After last year’s eight-hour rain-plagued final, Moran is expecting good weather this weekend, and that could have a significant impact on the number of walk-ups.

(09/12/12)  PREP ZONE: Girls Tennis

Singles: Liza Arruda (BE) d. Mary-Geer Kirkland 6-3, 6-0; Kelly McManus (BE) d. Gillian Frohnsdorff 6-0, 6-0; Caroline Yodice (BE) d. Selina Pi 6-1, 6-0; Hannah Simpson (BE) d. Jennie Schaff 6-2, 6-1; Emma Schaafsma (BE) Kristina Rackley 6-0, 6-0.  Doubles: Ashlyn Ohlendorf-Gabrielle Dacuba (BE) d. Kristin Pelgar-Cameron Waters 8-6; Gabby French-Lauren Quinn (BE) d. Lexi Stewart-Jordan Jenrette 6-1, 6-0.
Records: BE 6-2. Next: BE at Battery Creek today.

Singles: K. Farmer (B) d. R. Dinkins 6-7, 6-2, (5); C. Daly (J) d. E. Huxford 6-4, 6-1; A. Huxford (B) d. S. Glaze 0-6, 6-0 (8); J. Funk (B) d. A. Trojanowska (J) 6-1, 6-0; C. Lamprecht (B) d. S. Bolin 6-4, 3-6 (8); R. Dinkins-C. Daly (J) d. K. Farmer-E. Huxford 9-7; P. Washington-L. Jackson (B) d. E. Skipper-S. Smiley 7-6, 6-4  Records: Berkeley 5-1, 1-0; JI 2-1, 0-1. Next: Berkeley hosts Hanahan on Thursday; JI hosts Hilton Head on Thursday.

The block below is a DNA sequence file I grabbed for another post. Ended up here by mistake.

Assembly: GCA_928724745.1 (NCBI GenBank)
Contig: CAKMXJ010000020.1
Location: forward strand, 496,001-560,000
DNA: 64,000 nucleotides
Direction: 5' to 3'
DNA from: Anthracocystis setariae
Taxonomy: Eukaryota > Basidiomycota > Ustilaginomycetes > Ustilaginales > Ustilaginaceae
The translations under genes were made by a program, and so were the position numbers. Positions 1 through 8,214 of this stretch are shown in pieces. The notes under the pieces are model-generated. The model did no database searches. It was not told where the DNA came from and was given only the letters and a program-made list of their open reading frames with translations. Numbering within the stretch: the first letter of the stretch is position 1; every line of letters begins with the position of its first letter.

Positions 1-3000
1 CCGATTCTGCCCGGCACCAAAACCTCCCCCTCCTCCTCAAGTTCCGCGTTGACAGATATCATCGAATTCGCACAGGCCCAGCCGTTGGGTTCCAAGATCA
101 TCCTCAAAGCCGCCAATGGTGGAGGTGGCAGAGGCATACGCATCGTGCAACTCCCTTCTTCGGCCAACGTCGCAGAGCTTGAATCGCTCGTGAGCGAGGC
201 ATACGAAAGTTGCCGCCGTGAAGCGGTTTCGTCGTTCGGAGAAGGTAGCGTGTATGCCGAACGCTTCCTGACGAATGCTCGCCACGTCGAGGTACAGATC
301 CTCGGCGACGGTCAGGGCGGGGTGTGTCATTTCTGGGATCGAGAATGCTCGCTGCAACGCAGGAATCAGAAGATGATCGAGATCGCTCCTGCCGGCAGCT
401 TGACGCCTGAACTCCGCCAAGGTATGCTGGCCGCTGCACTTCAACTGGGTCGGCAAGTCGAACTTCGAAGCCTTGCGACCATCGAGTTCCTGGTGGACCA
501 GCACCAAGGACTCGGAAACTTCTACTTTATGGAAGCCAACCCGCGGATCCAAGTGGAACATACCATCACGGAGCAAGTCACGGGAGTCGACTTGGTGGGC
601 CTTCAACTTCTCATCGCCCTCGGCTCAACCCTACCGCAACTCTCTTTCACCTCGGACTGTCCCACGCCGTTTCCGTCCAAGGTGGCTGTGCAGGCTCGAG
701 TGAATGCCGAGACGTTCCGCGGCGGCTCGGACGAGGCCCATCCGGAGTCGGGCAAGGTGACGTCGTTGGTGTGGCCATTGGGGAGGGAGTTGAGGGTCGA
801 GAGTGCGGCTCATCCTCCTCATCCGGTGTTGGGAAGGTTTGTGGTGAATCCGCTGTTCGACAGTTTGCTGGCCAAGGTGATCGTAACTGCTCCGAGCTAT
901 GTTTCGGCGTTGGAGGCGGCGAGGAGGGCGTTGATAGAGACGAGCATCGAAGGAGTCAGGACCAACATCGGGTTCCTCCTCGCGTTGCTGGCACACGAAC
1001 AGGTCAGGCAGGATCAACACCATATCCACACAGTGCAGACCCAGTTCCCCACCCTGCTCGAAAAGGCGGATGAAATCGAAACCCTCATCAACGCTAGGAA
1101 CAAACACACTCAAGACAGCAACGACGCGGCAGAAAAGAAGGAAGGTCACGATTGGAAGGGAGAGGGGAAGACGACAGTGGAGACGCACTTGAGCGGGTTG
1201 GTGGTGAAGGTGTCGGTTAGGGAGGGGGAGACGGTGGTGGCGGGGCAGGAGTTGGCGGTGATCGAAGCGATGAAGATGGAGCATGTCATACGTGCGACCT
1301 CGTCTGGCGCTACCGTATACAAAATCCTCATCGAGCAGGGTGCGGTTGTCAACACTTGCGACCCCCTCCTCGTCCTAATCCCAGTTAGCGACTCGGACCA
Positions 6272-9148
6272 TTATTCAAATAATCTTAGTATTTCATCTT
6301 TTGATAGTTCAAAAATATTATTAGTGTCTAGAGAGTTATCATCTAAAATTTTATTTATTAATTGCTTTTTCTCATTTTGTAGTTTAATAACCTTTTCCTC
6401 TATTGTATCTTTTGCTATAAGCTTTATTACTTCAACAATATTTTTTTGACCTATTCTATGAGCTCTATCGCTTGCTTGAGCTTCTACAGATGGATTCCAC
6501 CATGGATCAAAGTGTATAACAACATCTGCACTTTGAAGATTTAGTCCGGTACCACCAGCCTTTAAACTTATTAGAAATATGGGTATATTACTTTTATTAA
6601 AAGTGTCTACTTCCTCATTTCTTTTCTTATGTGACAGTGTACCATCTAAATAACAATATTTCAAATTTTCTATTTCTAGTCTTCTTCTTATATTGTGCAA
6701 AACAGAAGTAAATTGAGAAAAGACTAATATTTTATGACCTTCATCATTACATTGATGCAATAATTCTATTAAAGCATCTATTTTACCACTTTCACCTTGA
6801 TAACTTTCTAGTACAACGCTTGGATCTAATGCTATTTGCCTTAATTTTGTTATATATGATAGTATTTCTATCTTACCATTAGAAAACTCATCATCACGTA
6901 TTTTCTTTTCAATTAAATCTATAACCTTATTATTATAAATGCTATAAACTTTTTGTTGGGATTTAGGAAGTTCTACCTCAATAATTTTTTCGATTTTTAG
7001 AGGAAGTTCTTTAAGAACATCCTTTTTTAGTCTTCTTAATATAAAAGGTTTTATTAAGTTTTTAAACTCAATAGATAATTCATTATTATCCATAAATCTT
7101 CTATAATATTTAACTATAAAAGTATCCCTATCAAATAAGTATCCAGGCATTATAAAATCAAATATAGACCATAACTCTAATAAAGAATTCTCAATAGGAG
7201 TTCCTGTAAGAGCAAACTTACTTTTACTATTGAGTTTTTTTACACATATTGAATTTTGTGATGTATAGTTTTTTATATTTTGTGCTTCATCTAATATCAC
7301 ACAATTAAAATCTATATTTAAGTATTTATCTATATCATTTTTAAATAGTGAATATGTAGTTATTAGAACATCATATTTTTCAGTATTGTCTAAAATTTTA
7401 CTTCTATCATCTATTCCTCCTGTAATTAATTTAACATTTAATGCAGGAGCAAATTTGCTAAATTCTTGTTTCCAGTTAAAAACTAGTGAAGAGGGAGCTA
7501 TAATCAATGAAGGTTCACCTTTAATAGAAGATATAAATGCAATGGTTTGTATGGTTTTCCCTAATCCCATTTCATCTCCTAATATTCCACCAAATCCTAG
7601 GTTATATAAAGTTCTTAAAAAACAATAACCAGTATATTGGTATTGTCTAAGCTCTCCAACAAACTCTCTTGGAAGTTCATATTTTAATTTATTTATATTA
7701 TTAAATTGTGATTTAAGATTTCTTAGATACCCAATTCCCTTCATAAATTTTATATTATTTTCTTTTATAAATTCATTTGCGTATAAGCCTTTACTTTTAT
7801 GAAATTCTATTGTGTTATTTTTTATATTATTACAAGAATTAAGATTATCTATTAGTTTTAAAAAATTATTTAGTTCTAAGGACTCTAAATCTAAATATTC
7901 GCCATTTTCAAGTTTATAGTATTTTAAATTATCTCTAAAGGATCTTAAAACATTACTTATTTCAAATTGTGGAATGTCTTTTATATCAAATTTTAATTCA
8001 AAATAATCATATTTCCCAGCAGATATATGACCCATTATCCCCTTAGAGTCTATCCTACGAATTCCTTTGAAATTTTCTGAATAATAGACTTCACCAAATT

Holly Hill 6, Colleton Prep 3
Singles: Brittany Griffin (CP) d. Hunter Paramore 8-2; Kristy O’Connell (HH) d. Taylor Hoff 8-5; Rebecca Cantley d. Shelby McDonald 8-2; Ashley McLean (HH) d. Haley Pye 9-8 (3); Meredith Ware (CP) d. Madison Breland 8-5; Harlie Bozard (HH) d. Olivia Burns 8-0  Doubles: Griffin-McDonald (CP) d Paramore-O’Connell 9-8 (5); Cantley-McLean (HH) d. Hoff/Pye 8-2; Breland-Leah Evans (HH) d. Ware-Burns.

Singles: Kristi O’Connell (HHA) d. Perrin Jackson 1-6, 6-3, 10-5; Rebecca Cantley (HHA) d. Chelsea Stanley 6-1, 6-0, Ashton McLean (HHA) d. Elizabeth Ann Elmore 6-4, 6-2; Madison Breland (HHA) d. Katherine Daniels 6-0, 5-7 10-8; Harlie Bozard (HHA) d. Amanda Newman 6-1, 4-6, 10-8; Leah Evans (HHA) d. Julia Morris 6-1, 6-0.  Doubles: Rebecca Cantley-Kristi O’Connell (HHA) d. Julia Morris-Jenna Edenfield 8-0; Evans-Breland (HHA) d. Claudia Newman-Suzanne Beard 8-0; Grace Westbury-Hannah Hill (HHA) d. Allie Johnson-Elizabeth Collins 8-0.